Hidradenitis Suppurativa Pictures

Jun 26 2011 Published by admin under Uncategorized

What is Hidradenitis Suppurativa?

Hidradenitis Suppurativa is a rare chronic inflammatory skin condition described by engorged, painful, inflamed lesions which can be the same in size with a pimple or as large as golf balls in the armpit, groin and other areas where apocrine glands are concentrated. The disease is an infection of the cutaneous apocrine glands which may extend to adjacent subcutaneous tissues and fascia.

There isn’t much in-depth study made about Hidradenitis Suppurativa. It is an orphan illness as it is considered to be very rare that no pharmaceutical companies would dare to engage in a challenge to obtain a reasonable cure. What we know is that it believed to arise when the apocrine gland channels become obstructed by excessive perspiration. The secretions are confined in the glands forcing sweat and bacteria into the surrounding tissues leading to subcutaneous inflammation and bacterial infection.

The patient with this non-contagious condition displays groups of unremitting abscesses, sebaceous cyst and multiple localized infections that are considerably painful which culminates in incision and pus drainage often leaving an open wound that will not heal. As suppuration advances, immediate cellulitis may exist. When the multiple nodules have come together, they become bordered by fibrotic reactions which result in an unsightly appearance of a scarred area.

Usually, the initial treatments include oral and topical antibiotics in addition to anti-inflammatory pills, systemic steroids, retinoids, birth control pills and the use of intra-lesional injections to reduce swelling. Strictly avoid wearing fitting clothing and shaving the affected area. The areas should be washed daily using an antibacterial soap. If severe, aggressive surgery, radiotherapy and incision and draining are recommended.

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Dermatitis Herpetiformis Pictures

Jun 22 2011 Published by admin under Uncategorized

What is Dermatitis Herpetiformis?

Dermatitis Herpetiformis, otherwise known as Duhring’s disease, is a chronic autoimmune blistering dermatological condition characterized by clustered excoriations, urticaria and vesicles located on the elbows, knees, back and buttocks. As the name suggests, the inflammation is similar to herpes, but it is not related to herpes virus. It was Dr. Louis Duhring who originally described the disease in the year 1884 at the University of Pennsylvania.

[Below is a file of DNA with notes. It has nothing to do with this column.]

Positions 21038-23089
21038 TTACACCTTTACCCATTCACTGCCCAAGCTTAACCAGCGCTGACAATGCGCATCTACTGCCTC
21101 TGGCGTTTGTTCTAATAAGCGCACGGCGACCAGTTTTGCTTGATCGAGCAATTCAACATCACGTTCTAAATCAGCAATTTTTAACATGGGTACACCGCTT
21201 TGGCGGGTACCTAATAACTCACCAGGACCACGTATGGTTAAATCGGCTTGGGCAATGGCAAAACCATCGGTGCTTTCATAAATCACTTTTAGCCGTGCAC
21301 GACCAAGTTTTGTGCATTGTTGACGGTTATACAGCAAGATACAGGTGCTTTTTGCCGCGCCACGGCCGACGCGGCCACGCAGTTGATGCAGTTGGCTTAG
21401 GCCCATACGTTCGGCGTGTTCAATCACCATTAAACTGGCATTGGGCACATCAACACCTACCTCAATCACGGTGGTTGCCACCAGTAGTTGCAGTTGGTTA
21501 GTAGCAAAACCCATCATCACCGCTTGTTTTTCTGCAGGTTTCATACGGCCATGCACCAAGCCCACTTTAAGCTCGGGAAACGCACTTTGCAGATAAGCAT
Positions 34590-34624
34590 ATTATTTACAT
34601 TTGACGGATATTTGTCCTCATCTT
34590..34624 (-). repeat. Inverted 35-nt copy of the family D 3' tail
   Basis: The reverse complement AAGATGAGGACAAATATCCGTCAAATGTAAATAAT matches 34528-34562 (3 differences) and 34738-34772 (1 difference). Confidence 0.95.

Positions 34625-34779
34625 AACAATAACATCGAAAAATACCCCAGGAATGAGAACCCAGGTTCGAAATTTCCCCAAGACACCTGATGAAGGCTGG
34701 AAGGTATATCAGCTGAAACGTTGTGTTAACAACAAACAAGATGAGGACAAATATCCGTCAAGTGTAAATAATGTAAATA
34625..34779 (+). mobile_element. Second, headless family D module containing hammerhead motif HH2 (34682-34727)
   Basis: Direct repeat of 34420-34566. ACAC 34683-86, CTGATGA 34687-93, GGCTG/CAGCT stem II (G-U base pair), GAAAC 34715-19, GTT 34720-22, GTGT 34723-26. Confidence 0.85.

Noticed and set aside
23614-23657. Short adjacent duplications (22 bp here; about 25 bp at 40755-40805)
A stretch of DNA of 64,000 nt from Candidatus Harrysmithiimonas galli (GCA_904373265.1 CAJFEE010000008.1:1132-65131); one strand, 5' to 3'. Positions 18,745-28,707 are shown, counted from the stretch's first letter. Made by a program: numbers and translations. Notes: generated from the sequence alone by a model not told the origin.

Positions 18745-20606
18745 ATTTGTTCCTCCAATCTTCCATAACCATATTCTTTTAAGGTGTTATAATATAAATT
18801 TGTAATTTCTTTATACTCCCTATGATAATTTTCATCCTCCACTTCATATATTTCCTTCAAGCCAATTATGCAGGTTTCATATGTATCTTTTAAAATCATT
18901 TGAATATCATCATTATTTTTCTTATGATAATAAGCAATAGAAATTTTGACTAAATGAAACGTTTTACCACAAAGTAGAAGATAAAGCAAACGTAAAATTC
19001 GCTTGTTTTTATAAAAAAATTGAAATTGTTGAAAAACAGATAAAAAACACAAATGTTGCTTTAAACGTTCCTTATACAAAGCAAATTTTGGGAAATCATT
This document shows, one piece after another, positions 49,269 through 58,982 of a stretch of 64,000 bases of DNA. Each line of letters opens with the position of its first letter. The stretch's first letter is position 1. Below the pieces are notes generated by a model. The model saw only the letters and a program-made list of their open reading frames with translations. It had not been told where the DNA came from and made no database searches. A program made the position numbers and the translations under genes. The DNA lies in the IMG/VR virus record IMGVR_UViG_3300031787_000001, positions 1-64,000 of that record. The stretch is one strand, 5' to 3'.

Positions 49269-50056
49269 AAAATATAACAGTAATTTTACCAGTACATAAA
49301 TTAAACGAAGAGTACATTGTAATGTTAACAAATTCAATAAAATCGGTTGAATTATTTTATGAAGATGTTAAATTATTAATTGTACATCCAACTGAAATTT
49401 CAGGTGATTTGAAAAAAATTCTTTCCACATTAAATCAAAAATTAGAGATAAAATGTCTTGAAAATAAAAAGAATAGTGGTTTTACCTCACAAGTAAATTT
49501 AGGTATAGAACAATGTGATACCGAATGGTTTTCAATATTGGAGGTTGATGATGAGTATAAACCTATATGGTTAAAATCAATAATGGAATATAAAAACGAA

The papulovesicular eruptions are intensely itchy and chronic distributed symmetrically on extensor surfaces. This condition also involves the appearance of a rash. The rash results when gluten joins with IgA, both enter the bloodstream and circulates in the system and finally, gluten and IgA clog up the small blood vessels in the skin. This will draw neutrophils and release chemicals which really produce the rash. At first, the person will notice a slight pigmentation at the site where the lesions come out. Then later it will become vesicles that occur in groups.

Dermatitis herpetiformis responds well to Dapsone. For most patients, this drug is an effective treatment that will improve the disease in just a few days. It responds so quickly that itching is significantly reduced in two to three days. However, when the damage has reached the gastrointestinal tract, this pharmacological treatment has no effect.

To help control the disease, a strict gluten-free diet should be observed as lifetime management. This modification can radically decrease related intestinal damage and other complications.

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Hives Pictures

Jun 20 2011 Published by admin under Uncategorized

What are Hives?

Hives are common skin disorders characterized by edematous plaques with severe itching. Classically, it appears as pallid red, raised, itchy bumps. Each hive remains for a few minutes to several hours before disappearing. For hours or days, clusters of these lesions may come, go, and return episodically. It can be acute when it persists less than six weeks or chronic when the sequence continues longer than six weeks. Acute urticaria accounts for the majority of the cases. Chronic urticaria is idiopathic in nature, rarely caused by an allergic reaction.